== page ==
8. How and where can I get additional information about the Hudson River Natural Resource Damage Assessment and Restoration process?

Additional information about the Hudson River site and the damage assessment process is available from the contacts listed above or from the following:

Materials are also available at the following document repositories. Ask for "Hudson River NRDA".

  • Adriance Memorial Library
    93 Market St.
    Poughkeepsie, NY 12601
  • Catskill Public Library
    1 Franklin St.
    Catskill, NY 12414
  • Troy Public Library
    100 Second St.
    Troy, NY 12180
  • USEPA-Region 2
    Superfund Records Center
    290 Broadway, 18th Floor
    New York, NY 10007-1866
  • Richards Library
    36 Elm Street
    Warrensburg, NY 12885
  • NYSDEC-Region 5
    Route 86
    Ray Brook, NY 12977
  • NYSDEC - Region 3
    21 South Putt Corners Rd.
    New Paltz, NY 12561
  • NYSDEC Central Office
    NRD Unit
    625 Broadway
    Albany, NY 12233
  • Saratoga County EMC 50 W. High Street
    Ballston Spa, NY 12020
  • White Plains Pub.Library
    100 Martine Avenue
    White Plains, NY 12601
  • New York State Library
    CEC Empire State Plaza
    Albany, NY 12230
  • Cornell Coop. Extension New York Sea Grant
    74 John St.
    Kingston, NY 12401
  • Dutchess Co. EMC
    Farm & Home Center, Rte. 44, PO Box 259
    Millbrook, NY 12545
  • Saratoga Spr. Pub. Library
    320 Broadway
    Saratoga Spr., NY 12866
  • Ossining Public Library
    53 Croton Ave.
    Ossining, NY 10562
  • Crandall Library
    City Park
    Glens Falls, NY 12801
  • County Clerk's Office
    Washington Co. Office Bldg.
    Upper Broadway
    Fort Edward, NY 12828

9. How do the Trustees' restoration planning efforts relate to EPA's remedial activities?

Remediation describes cleanup activities at hazardous waste sites designed to reduce or eliminate significant risks to human health, welfare or the environment posed by contamination of the environment. Restoration in the context of NRDA is actions to restore, replace or acquire the equivalent of natural resources that are lost or harmed by such contamination. Remediation reduces environmental risks but does not restore any of the natural resource losses.

NRD restorations can be of two types, either primary or compensatory. Primary restoration is intended to replace resources that have been lost. Compensatory restoration is designed to compensate for the losses of these resources and the services they provide from the time they are injured until they are restored.

The EPA is performing a study of the Hudson River PCB (polychlorinated biphenyl) Superfund site to reassess their 1984 decision to not remediate contaminated sediments at the site. The Hudson River PCB Superfund site includes approximately 200 miles of the Hudson River between Hudson Falls and the Battery in New York City. This Reassessment will determine how and to what extent PCB-contaminated sediments in the Upper Hudson River will be remediated.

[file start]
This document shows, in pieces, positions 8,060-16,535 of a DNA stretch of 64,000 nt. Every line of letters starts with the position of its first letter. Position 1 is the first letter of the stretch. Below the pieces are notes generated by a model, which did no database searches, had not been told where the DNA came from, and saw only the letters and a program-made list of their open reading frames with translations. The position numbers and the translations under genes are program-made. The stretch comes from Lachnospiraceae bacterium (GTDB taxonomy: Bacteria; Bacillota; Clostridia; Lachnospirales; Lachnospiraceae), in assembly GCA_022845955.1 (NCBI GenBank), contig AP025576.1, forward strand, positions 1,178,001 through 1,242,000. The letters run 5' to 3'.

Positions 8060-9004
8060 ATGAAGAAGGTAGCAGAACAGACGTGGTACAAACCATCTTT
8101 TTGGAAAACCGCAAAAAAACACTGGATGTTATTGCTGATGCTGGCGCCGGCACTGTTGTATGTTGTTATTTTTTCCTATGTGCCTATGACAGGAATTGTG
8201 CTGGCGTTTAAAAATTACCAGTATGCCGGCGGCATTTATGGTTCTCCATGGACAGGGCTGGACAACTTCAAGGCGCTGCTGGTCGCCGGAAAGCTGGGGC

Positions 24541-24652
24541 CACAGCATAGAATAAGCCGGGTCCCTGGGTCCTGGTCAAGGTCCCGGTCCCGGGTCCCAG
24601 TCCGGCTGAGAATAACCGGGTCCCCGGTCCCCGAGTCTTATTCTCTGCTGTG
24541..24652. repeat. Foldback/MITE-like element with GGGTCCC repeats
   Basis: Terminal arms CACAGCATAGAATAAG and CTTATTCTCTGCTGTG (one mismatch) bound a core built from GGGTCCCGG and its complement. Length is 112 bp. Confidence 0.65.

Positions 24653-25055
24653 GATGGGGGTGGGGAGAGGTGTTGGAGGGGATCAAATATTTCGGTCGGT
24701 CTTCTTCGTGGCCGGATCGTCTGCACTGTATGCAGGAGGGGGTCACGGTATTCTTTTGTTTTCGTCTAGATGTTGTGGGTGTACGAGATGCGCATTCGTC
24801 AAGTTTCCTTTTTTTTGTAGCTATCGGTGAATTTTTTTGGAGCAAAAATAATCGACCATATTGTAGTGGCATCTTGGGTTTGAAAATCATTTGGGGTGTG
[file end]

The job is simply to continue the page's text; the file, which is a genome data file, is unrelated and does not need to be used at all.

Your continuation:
The Trustees are coordinating their restoration efforts closely with EPA's ongoing Reassessment. The Hudson River NRDA Plan cannot be fully implemented until remediation is complete; some of the studies can be performed in the near future, others will have to wait until the success of remedial efforts can be measured.

Note: For additional information about EPA's Reassessment, see EPA's Hudson River PCB Reassessment RI/FS web site (

10. Why is the process of cleaning up the Hudson taking so long?

The Hudson River is a large and very complex system, and a detailed assessment of the contamination in the River requires extensive scientific study. EPA's Reassessment, which began in 1990, is being performed in three phases. Phase 1 included the collection of existing data on the Hudson River from a wide variety of sources and placing that data into single database. Analysis of that data uncovered significant data gaps to be filled by additional data collected in Phase 2 of the Reassessment. Phase 2 (which is currently being performed by EPA) consists of field sampling and analysis, computer modeling and human and ecological risk assessment. Data generated during Phase 2 will fill previously existing data gaps in order to provide a comprehensive understanding of the contaminated sediments in the Upper Hudson and the impact of those sediments on the site. Phase 3, in which EPA will evaluate possible remedial alternatives for the site, will be conducted after Phase 2 is complete. EPA presently expects to make a remedial decision for the site in late 2001.

11. Will the Trustees dredge the River if EPA doesn't?

The Final NRDA Plan will include an evaluation of possible restoration options for the River. At present, the Trustees expect to evaluate dredging as one option among many when they reach that phase of the assessment. This evaluation will take into account the results of EPA's Reassessment and their remedial decision, which is expected in 2001. The scope of EPA's remedy will affect the Trustees' restoration decisions because a more extensive remedy will be likely to restore natural resources more quickly than a less comprehensive cleanup. As with all other aspects of the NRD process, the Trustees will seek public input prior to implementing any restoration plans.